What does a carbohydrate loaded diet mean in the long run to your cat? High carbohydrates can predispose to obesity, just like in people. Diabetes is common in cats and high carb diets and obesity are known to be risk factors. Obesity also leads to arthritis. Add to this scenario the typical spoiled, well-loved cat that doesn't have to "hunt" for its food, and you have a sedentary lifestyle that also increases the risk of obesity and diabetes. It is known that a high carb diet actually changes the ph level and thus the bacterial types that grow in the mouth and digestive tracts. This change in bacterial content can lead to intestinal problems in some cats. Grains can be a source of allergies for some cats too.
The second problem a dry diet creates is a potentially dehydrated cat. Wild cats get most of their moisture from the prey they eat (mouse=70% water). The average dry food is only 10% water. Most feline practitioners and internal medicine specialists are now recommending an exclusively canned diet since the moisture in canned food most closely mimics their natural prey. It is thought that the lack of moisture in dry diets can contribute to urinary tract disease such as cystitis, crystals, and stones.
Many people have been told canned food is bad for teeth and can lead to dental disease. This is only partially true. Although canned food can leave more residue on the teeth than dry food, dry food does virtually nothing to help keep the teeth clean. It would be the equivalent of your dentist telling you it is ok to eat crunchy cookies to help clean your teeth. There are a few dental diets on the market that do a better job at scraping plaque off the teeth, but they are high carb and are only minimally effective at actual cleaning. The real reason for dental disease is lack of daily care. Obviously it is difficult to get a cat to accept daily tooth brushing, but there are some "cat friendly" options available. Your veterinarian can advise you on these products.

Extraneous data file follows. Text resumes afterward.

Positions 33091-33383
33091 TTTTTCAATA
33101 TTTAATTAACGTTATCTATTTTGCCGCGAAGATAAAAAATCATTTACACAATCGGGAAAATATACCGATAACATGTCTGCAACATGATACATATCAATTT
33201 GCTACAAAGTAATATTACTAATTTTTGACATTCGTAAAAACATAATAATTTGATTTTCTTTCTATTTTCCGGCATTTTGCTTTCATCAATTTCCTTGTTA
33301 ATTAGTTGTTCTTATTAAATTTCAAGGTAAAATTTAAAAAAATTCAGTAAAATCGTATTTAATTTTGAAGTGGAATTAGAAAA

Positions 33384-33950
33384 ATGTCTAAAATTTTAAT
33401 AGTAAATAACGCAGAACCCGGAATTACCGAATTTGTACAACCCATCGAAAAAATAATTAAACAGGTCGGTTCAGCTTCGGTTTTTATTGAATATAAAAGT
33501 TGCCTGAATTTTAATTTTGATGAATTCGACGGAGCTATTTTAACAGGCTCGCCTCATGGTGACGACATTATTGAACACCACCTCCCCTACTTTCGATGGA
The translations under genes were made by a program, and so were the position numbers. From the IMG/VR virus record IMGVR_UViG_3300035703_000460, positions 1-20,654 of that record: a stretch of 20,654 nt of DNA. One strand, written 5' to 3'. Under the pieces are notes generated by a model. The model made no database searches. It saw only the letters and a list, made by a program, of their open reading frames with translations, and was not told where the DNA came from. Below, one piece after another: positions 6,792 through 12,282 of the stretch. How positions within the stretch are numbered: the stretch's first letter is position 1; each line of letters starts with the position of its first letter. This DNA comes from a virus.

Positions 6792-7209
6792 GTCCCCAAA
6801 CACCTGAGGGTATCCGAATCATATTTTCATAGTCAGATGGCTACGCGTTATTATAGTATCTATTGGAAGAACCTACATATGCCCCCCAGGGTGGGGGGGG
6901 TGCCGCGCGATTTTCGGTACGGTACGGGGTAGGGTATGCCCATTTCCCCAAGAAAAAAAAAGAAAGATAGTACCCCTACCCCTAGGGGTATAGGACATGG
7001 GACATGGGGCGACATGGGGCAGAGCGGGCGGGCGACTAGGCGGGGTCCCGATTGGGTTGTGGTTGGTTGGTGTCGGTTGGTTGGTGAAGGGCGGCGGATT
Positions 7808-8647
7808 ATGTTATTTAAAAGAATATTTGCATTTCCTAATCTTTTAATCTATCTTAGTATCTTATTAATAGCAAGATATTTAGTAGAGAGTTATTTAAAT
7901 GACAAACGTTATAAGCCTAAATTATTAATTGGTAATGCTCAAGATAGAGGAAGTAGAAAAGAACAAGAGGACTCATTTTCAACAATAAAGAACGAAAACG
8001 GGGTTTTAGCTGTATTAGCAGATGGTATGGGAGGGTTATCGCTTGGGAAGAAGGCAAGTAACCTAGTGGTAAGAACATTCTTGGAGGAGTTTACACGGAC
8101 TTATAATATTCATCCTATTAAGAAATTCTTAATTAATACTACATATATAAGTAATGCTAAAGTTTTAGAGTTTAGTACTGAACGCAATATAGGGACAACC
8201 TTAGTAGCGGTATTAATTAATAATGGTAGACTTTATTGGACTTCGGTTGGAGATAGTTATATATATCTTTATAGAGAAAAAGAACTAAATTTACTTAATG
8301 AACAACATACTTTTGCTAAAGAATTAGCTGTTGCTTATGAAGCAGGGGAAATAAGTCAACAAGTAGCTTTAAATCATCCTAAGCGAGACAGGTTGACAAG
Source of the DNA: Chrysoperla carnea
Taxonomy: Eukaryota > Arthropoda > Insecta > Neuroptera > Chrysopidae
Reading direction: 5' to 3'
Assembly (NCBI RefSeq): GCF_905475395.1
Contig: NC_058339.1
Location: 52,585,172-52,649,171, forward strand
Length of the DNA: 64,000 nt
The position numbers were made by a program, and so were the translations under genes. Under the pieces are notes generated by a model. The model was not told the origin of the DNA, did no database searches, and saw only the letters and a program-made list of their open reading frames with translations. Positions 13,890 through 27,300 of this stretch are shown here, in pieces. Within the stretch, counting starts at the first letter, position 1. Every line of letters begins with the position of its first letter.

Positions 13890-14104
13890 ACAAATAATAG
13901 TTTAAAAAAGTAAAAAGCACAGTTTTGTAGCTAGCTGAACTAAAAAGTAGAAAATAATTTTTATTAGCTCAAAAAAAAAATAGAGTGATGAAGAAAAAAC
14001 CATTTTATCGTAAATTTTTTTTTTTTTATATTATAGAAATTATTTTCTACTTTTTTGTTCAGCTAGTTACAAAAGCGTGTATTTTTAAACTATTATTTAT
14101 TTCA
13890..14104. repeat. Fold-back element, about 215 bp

So what should your cat eat for optimal health? The more moisture your cat receives, the better. If your cat loves canned food and you don't mind feeding it exclusively, it is currently thought to be the best option as it mimics their moisture requirement. Grain-free canned food is the lowest in carbohydrates. If your cat refuses to eat canned food, the grain free dry foods are still the best option nutritionally. Many cats will accept the dry food with some water added. It is imperative to have fresh water available at all times.
It is important to realize there is no such thing as the perfect pet food. Changing brands every once and a while or mixing brands may help ensure your cat gets the best each company has to offer. It is also good to offer variety so we don't train our cats to become finicky eaters. There are many grain free dry and canned foods on the market. High protein levels may not be advisable for select medical conditions. Please talk to your veterinarian regarding the recommendations for your cat.
High Protein/Low Carbohydrate Food Data Sheet
Please visit these company's websites for detailed information.
May be single or combined sources - read label to verify.
Brand - Canned Food
Blue Buffalo Wilderness
Newman's Own Grain Free
*Canned foods usually range about 30-40 calories per ounce with little variance between brands. These are not ranked in order.
Dry foods are listed with calories (kcal/cup) lowest to highest for your convenience.
Brand - Dry Food
Taste of the Wild
Blue Buffalo Wilderness